4. Trippy

    Trippy NaNoWriMo Victim Admiral

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    Re: Inception (Christopher Nolan, Leonardo DiCaprio) Grading & Discuss

    My son and I saw it this afternoon...we both enjoyed it a lot! The effects were great, and I loved DiCaprio in it, and the supporting cast too :techman:

    And yes, we were talking about the ending for hours afterwards :lol: That's a good movie!
     
  5. Emh

    Emh The Doctor Premium Member

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    Re: Inception (Christopher Nolan, Leonardo DiCaprio) Grading & Discuss

    Amen to that! As much as I love Inception, Tron remains my most anticipated film of the year. Like I said in my review post, I was floored by the trailer I saw in IMAX. I can't wait. :D
     
  6. M'rk son of Mogh

    M'rk son of Mogh Rear Admiral Rear Admiral

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    Re: Inception (Christopher Nolan, Leonardo DiCaprio) Grading & Discuss

    There were a few things I was a little hazy on.
    Why were some things (Watanabe getting shot) transferred from one level to the next, but others (weightlessness) not?

    Shouldn't everyone in level 2 be flying off the mountain because of level 1? (Also, when I've dreamed I was falling, I've never had that gut in your throat feeling of falling, I'm just... falling. As in, it's simulated, I might as well be watching it on TV. Wouldn't that apply in dreams as well? ie, falling in level 1, because it's not a REAL fall, wouldn' t affect level 2? Since there is no true sensation? I dunno, we can't exactly prove this can we. ;))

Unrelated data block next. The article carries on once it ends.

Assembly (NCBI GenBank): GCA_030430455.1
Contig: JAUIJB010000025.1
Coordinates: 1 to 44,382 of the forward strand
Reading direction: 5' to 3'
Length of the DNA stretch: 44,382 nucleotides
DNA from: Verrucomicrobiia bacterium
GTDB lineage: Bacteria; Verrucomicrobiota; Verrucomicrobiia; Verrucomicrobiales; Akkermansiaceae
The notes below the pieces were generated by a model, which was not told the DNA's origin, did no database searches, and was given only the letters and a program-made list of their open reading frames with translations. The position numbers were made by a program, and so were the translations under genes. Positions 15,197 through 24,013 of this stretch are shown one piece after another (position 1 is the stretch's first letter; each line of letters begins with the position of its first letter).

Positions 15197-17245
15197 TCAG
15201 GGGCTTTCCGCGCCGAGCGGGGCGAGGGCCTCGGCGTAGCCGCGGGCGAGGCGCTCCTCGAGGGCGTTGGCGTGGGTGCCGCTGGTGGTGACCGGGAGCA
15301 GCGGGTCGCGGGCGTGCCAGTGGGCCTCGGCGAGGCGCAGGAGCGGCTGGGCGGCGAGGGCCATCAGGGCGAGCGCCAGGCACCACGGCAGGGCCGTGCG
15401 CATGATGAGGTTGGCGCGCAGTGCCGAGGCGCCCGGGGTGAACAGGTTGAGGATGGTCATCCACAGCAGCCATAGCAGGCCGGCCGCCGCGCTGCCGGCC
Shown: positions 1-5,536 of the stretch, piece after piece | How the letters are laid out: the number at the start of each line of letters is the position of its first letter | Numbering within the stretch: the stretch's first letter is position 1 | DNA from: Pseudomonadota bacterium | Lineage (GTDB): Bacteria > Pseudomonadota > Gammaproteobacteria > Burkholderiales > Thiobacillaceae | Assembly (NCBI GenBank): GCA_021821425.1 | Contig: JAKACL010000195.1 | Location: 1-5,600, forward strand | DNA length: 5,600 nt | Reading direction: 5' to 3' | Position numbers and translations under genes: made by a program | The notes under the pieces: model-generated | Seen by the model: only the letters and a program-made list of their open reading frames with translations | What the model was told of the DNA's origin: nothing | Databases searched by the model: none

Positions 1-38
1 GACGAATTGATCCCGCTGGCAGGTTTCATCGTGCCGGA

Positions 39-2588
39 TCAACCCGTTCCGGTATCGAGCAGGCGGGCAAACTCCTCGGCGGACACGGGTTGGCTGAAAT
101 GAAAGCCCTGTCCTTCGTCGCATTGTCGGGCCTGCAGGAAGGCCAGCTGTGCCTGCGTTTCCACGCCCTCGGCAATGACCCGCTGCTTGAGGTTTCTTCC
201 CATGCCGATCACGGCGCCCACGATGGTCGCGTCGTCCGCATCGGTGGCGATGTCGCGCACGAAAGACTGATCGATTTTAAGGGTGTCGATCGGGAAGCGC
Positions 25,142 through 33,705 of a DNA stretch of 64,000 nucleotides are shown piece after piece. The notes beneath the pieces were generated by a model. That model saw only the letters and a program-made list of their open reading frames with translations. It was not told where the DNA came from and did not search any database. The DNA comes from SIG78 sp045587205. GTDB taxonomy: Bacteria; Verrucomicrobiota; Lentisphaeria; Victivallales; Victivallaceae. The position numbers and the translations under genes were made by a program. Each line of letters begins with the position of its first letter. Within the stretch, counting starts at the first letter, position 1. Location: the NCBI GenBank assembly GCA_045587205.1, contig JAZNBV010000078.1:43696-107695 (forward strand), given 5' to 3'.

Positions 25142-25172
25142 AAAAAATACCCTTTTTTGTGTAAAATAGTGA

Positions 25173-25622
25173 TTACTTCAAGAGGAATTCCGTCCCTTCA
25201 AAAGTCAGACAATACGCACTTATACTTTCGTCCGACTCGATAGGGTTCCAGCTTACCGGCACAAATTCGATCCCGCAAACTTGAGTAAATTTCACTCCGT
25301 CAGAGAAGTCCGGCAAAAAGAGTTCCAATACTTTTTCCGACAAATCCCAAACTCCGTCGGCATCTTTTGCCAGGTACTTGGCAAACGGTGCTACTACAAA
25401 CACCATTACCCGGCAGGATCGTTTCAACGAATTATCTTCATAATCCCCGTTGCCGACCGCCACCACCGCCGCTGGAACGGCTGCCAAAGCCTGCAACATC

And I admit I don't understand how Murphy's character died and went to "limbo", while Leo and what's her name go to level 4 and that's the same as limbo, but he's alive and that brings him back to life in level 3?

    I admit, I could just be kinda dumb when trying to keep up with the movie. But it really just didn't do much for me. And I don't like Joseph Gorden Lovett (sp?) as an actor. He doesn't seem natural, everything about him screams "Look at me, I'm an actor, I'm acting in a movie." It's tough to explain. I felt the same way when I saw him in Brick.

    But Tom Hardy was awesome! Nice to see him moving on from Shinzon and doing well with the part!
     
  7. Trekker4747

    Trekker4747 Boldly going... Premium Member

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    Re: Inception (Christopher Nolan, Leonardo DiCaprio) Grading & Discuss

    Watanbe's injury didn't carry over between the levels when they arrived at the hotel level and the Goldeneye level he was fine. The poor clod simply got shot again during the firefight in the Goldeneye level. I have no idea on the weightlessness it does seem to make sense it should've transfered over too.

    FWIW: The mountain was Level 3, Level 2 was the hotel and it does seem to me the weightlessness/falling should've transfered over -at least by an "logic" I could come up with on why it wouldn't- As far as how you respond to falling in dreams that may depend on the dreamer or it might just be one of the ways this movie looked at dreams differently than they are in the real world. For example, last night I actually had a dream where I was asleep in the dream! Using this movie's logic my sleeping in the dream should've compounded the "dream time dilation" but in actuality it didn't as I was just... asleep and nothing more. (Though near as I can tell I wasn't dreaming within the dream, though've I've had that happen to me too.)